Pikiell said of McConnell, “Working him into the lineup so I can take some of these guys off the court, they’re playing a lot of minutes and they need blows every now and then.”

Getting heralded freshman big man Cliff Omoruyi is also critical long term for Rutgers. After starting the first six games of the season, averaging 5.3 points and 5.7 rebounds, he sprained his knee in the win over Illinois two weeks ago and has yet to practice since. While Myles Johnson, who delivered his third double-double of the season on Saturday, is one of the best big men in the Big Ten, it’s critical that Rutgers has depth behind him. The silver lining is that fellow freshman Dean Reiber, the 6’10” big man from Greensboro, North Carolina, has taken advantage of the opportunity that came in Omoruyi’s absence in the last week.

Reiber played just 3 minutes total in the first three Big Ten games this season, but has now made positive contributions in back to back contests for Rutgers. Against Purdue, he had 3 points, including a nice move that he finished with a 15 foot jumper, 2 rebounds and was solid defensively in 16 minutes. His +/- of 14 was the best on the team. On Saturday, Reiber had 2 rebounds, 2 blocks, and a steal in 10 minutes, along with the second best +/- on the team with 3.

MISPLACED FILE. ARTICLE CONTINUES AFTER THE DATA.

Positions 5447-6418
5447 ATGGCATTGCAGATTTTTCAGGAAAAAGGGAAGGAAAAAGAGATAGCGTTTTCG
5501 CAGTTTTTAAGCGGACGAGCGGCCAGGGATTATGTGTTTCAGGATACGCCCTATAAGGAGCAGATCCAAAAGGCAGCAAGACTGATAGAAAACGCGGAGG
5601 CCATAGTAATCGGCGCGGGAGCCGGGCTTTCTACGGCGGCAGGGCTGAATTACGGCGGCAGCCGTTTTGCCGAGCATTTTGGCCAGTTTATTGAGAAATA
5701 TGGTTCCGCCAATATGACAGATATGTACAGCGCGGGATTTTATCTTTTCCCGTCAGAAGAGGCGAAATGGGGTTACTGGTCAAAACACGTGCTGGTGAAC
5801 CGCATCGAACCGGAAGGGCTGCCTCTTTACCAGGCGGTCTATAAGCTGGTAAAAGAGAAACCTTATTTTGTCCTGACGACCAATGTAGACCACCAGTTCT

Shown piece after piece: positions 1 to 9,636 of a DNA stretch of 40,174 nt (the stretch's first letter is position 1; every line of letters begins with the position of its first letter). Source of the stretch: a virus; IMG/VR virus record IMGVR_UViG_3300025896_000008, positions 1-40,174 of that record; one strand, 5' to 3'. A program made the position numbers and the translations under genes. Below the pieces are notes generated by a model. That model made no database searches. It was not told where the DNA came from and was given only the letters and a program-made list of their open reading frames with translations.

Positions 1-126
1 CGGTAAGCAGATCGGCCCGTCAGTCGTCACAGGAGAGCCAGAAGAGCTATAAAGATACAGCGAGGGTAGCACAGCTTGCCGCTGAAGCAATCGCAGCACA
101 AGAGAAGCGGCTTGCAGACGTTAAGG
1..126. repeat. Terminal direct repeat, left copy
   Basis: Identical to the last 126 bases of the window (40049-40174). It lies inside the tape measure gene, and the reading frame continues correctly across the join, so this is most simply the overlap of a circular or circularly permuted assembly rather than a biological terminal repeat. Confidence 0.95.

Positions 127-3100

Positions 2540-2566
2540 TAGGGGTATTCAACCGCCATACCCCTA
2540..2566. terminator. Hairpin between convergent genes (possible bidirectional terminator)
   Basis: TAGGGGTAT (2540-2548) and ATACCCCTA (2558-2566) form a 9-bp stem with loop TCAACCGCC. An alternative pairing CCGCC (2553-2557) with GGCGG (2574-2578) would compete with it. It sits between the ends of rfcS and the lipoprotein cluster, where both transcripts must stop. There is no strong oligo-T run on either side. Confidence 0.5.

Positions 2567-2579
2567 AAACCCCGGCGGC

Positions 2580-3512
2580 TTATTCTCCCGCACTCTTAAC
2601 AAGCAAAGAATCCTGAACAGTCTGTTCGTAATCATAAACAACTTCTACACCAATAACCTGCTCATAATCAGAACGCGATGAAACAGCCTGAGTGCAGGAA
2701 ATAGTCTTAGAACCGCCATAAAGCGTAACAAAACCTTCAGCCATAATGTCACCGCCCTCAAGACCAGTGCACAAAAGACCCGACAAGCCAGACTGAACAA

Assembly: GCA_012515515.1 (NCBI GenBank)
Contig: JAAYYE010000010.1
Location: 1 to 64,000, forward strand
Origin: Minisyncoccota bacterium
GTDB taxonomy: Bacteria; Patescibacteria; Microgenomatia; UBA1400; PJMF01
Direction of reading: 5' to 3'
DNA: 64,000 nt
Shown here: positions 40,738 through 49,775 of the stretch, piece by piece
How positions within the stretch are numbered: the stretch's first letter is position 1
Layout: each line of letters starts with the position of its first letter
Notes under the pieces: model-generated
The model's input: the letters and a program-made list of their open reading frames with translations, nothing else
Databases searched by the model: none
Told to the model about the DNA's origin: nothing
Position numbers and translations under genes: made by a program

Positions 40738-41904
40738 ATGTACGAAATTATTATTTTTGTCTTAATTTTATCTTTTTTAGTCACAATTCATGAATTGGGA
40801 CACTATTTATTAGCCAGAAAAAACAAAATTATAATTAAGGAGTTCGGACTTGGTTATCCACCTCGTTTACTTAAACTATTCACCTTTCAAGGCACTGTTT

The most impressive thing about Reiber though has been his fearlessness in going up against Purdue’s Trevion Williams, one of the best big men in the conference, and Iowa’s Luka Garza, the best player in college basketball. Reiber is listed at 225 pounds, which means he was giving up 40 pounds against both players, but his willingness to defend them and hold his own was inspiring. I thought after the first couple games of the season there was no way he would contribute anything more than mop up duty as a freshman. His development in such a short period of time gives hope that Reiber can ultimately become a valuable piece of the puzzle for Rutgers in the long term. Adding muscle and developing his game on the court to go along with his toughness and high basketball IQ will help make him a more complete player.